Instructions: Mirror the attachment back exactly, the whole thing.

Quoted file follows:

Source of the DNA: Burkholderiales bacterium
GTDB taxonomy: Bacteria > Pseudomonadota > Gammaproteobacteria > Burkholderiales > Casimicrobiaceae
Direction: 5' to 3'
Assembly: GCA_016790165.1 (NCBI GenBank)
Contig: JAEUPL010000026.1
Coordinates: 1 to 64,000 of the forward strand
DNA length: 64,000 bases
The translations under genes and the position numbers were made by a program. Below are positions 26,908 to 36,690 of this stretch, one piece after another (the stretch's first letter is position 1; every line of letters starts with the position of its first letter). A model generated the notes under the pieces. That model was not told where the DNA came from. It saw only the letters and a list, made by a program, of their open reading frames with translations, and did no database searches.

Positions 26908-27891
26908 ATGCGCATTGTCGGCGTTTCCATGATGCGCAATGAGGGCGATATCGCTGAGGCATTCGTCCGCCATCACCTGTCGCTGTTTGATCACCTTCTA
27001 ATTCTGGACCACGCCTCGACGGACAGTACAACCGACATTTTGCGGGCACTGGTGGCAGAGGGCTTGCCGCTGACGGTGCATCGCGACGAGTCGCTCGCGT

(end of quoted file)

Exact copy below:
Source of the DNA: Burkholderiales bacterium
GTDB taxonomy: Bacteria > Pseudomonadota > Gammaproteobacteria > Burkholderiales > Casimicrobiaceae
Direction: 5' to 3'
Assembly: GCA_016790165.1 (NCBI GenBank)
Contig: JAEUPL010000026.1
Coordinates: 1 to 64,000 of the forward strand
DNA length: 64,000 bases
The translations under genes and the position numbers were made by a program. Below are positions 26,908 to 36,690 of this stretch, one piece after another (the stretch's first letter is position 1; every line of letters starts with the position of its first letter). A model generated the notes under the pieces. That model was not told where the DNA came from. It saw only the letters and a list, made by a program, of their open reading frames with translations, and did no database searches.

Positions 26908-27891
26908 ATGCGCATTGTCGGCGTTTCCATGATGCGCAATGAGGGCGATATCGCTGAGGCATTCGTCCGCCATCACCTGTCGCTGTTTGATCACCTTCTA
27001 ATTCTGGACCACGCCTCGACGGACAGTACAACCGACATTTTGCGGGCACTGGTGGCAGAGGGCTTGCCGCTGACGGTGCATCGCGACGAGTCGCTCGCGT